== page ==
Tipping Point

           9. Tipping Point by Malcolm Gladwell

Malcolm Gladwell is a fine and exceedingly interesting writer. Although I have to admit, I kind of like popular psychology (which Gladwell revels in). I have read all his books and many of his New Yorker articles. If you haven’t read him, get one of his books. The Tipping Point is a good starting place.


8. Peace Child by Don Richardson

I grew up reading old biographies of the Wesley’s, Edwards, Finney’s etc and missionary biographies. I’m reading a great one at the moment entitled The Insanity of God by Nik Ripken. I encourage anyone to have their faith stirred by such missionary tales. Peace Child is fairly old now, but the tale of a missions effort to a tribe of cannibals was truly compelling.


7. The Advantage by Patrick Lencioni

I am a bit of a sucker for business management books, from the Seven Habits to Getting Things Done (which I would highly recommend). In this genre Patrick Lencioni is my new favorite and The Advantage is the new book which combines much of his older teaching on organizational health which is                                                   a must read.

till we have faces

6. Till We Have Faces by C.S.Lewis

I have loved C.S. Lewis since I was a child saving up pocket money to buy the next installment of Narnia, then in my teenage years reading through many of Lewis’s Christian books. I could have included Mere Christianity here, Screwtape or the Space Trilogy, but I have always had a soft spot for this myth retold – Till We Have Faces. I might also squeeze in Lord of the Rings by Tolkien on this entry, but that seems like something of  a cheat.

Apostolic Foundations

 5. Apostolic Foundations by Art Katz

I met Art Katz a few times when he came to IHOPKC. I found his messages meaty. But I have to say his writing needs to be read and then read again. Apostolic Foundations is a classic.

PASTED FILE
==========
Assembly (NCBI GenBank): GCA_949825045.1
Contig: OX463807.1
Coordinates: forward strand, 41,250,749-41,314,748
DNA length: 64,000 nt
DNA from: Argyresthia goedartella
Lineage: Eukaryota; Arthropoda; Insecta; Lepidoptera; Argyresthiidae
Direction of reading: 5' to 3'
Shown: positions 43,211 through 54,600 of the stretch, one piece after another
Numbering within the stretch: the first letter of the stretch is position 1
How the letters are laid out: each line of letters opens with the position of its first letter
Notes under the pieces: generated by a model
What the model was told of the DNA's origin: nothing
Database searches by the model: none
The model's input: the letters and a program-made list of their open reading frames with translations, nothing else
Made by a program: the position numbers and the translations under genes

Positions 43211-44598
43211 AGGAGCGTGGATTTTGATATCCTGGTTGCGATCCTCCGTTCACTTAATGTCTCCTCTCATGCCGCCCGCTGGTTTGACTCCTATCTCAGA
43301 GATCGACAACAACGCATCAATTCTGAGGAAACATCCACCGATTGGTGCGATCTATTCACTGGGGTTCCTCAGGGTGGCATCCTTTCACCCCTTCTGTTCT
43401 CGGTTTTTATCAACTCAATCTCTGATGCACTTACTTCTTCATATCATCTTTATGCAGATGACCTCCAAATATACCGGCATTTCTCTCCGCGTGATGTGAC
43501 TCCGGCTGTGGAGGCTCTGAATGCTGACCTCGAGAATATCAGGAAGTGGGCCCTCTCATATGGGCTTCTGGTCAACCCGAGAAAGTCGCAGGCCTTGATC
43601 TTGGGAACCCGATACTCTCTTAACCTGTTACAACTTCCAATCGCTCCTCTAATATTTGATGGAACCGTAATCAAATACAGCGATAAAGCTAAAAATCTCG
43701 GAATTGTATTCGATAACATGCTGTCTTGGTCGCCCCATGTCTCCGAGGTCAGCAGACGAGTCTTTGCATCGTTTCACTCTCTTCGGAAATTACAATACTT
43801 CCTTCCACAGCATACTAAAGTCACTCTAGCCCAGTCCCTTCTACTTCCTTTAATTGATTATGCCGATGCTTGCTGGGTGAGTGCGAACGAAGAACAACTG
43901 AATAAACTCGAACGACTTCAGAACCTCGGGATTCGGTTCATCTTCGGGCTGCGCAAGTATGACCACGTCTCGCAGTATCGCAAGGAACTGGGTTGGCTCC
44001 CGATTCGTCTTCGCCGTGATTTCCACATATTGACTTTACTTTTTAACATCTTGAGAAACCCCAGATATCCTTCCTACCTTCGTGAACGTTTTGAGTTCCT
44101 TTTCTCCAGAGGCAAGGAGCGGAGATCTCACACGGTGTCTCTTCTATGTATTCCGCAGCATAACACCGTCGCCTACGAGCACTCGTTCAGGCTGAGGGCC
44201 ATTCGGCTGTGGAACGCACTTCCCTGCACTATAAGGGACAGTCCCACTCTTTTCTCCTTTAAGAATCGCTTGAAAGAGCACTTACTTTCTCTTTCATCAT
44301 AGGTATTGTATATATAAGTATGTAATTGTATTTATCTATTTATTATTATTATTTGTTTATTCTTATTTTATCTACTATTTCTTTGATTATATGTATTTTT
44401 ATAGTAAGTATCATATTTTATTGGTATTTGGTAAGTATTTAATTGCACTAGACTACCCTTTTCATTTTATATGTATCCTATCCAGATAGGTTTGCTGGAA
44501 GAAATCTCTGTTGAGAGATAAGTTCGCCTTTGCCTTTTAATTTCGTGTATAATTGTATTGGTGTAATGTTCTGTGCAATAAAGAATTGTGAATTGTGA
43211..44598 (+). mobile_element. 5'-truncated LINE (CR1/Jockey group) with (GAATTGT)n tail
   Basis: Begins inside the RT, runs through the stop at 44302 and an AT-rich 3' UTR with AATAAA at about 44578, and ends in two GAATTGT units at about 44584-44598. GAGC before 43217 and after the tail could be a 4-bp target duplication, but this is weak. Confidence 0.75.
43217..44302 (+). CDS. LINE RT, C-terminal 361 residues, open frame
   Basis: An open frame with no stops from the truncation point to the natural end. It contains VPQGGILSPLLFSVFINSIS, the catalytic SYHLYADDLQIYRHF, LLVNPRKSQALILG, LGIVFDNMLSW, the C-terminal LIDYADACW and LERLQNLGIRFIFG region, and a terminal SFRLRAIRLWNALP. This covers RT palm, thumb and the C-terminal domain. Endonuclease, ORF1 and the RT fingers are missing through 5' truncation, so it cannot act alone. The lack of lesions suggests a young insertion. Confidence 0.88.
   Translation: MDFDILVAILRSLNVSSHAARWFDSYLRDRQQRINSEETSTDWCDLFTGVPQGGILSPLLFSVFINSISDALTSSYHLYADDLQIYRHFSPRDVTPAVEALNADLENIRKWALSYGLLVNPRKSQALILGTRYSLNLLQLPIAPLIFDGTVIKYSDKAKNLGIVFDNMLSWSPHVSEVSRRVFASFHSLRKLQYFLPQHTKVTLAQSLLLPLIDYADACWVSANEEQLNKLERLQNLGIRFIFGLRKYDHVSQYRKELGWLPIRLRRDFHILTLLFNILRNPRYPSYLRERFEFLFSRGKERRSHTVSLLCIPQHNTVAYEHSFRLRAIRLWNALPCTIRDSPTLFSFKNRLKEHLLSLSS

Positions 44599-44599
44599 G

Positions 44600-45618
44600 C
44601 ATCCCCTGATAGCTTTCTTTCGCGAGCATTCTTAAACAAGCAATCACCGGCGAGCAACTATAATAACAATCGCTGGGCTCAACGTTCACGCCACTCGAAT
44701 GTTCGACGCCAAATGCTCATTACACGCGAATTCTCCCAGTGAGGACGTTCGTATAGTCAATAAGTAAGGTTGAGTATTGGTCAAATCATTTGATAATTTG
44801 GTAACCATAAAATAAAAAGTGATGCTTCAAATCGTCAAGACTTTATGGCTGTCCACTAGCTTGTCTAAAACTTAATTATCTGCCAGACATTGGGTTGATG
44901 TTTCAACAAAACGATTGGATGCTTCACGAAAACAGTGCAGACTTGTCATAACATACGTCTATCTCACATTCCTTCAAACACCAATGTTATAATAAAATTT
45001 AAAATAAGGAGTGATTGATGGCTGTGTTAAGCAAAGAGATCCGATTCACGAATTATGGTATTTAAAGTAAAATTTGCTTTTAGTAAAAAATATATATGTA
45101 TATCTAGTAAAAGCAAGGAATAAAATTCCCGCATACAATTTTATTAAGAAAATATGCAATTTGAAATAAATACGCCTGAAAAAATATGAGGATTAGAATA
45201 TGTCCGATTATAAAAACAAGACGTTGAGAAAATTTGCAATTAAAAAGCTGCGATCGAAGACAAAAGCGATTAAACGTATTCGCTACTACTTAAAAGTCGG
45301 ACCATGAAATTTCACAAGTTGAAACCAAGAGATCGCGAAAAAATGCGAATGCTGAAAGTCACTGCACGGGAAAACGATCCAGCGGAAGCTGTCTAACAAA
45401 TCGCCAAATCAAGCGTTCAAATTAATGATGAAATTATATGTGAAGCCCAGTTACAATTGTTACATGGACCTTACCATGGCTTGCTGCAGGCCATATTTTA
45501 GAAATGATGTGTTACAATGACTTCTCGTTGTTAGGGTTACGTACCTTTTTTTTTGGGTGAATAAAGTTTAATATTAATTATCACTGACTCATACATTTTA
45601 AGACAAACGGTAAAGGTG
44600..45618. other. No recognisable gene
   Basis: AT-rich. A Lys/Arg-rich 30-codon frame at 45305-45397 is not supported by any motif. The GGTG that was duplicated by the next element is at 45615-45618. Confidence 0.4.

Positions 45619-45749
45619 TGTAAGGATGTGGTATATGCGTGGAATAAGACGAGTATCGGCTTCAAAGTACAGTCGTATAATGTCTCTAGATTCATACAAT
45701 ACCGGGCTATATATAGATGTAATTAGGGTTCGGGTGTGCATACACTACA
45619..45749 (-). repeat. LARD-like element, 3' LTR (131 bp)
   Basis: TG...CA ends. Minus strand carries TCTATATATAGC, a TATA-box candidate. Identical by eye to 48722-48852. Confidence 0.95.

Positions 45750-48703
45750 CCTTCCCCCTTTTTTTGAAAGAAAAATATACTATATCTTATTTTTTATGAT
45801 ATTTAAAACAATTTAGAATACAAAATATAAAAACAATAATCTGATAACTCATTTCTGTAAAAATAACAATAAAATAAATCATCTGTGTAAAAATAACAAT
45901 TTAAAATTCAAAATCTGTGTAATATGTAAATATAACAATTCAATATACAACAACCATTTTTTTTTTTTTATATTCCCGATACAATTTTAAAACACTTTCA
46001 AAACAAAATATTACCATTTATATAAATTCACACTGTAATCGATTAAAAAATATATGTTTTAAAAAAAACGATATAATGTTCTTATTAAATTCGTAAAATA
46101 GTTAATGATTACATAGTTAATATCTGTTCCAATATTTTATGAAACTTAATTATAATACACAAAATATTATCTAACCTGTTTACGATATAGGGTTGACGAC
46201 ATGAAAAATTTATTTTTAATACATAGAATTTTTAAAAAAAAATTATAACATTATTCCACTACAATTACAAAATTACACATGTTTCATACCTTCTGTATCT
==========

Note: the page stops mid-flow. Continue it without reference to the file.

tale of three kings 4. Tale of Three Kings by Gene Edwards

A made up story by Gene Edwards about King David’s approach to Saul and Absalom. A study in brokenness and humility. I loved this book as well as some of Edwards other books like the Divine Romance however there are some books which Edwards has written, which I would not recommend as they come off angry and unhelpful.


3. Moments with the Savior by Ken Gire

This is a beautifully written book, as are some of the other titles by Gire which are well worth getting like Windows of the Soul and The Reflective Life. This one simply focuses on Jesus.



Passion for Jesus

2.  Passion for Jesus by Mike Bickle

This is another spiritual indebtedness thing. I have been more impacted by Mike Bickle spiritually than nearly any other man. Mike has several books. The Seven Commitments of a Forerunner is a book which deserves a much bigger readership, however if you are just starting the Mike, Passion for Jesus is a good place to start.

Prodigal God

 1. The Prodigal God by Tim Keller – I love all things Timothy Keller. I would particularly recommend Center Church, The Meaning of Marriage, Reason for God and Counterfeit Gods, however I have read The Prodigal God about 3-4 times in the past year and it is a great overview of the Gospel of Grace.



So there you have it – the Top Ten. I must make some honorable mentions to John Piper and Desiring God and What Jesus Demands of the World, N.T. Wright, The Heavenly Man and a multitude of History books – but there you have it. Which ones do you like?

If people are interested I could do my top ten history books…. but not sure if that would be as interesting to as many.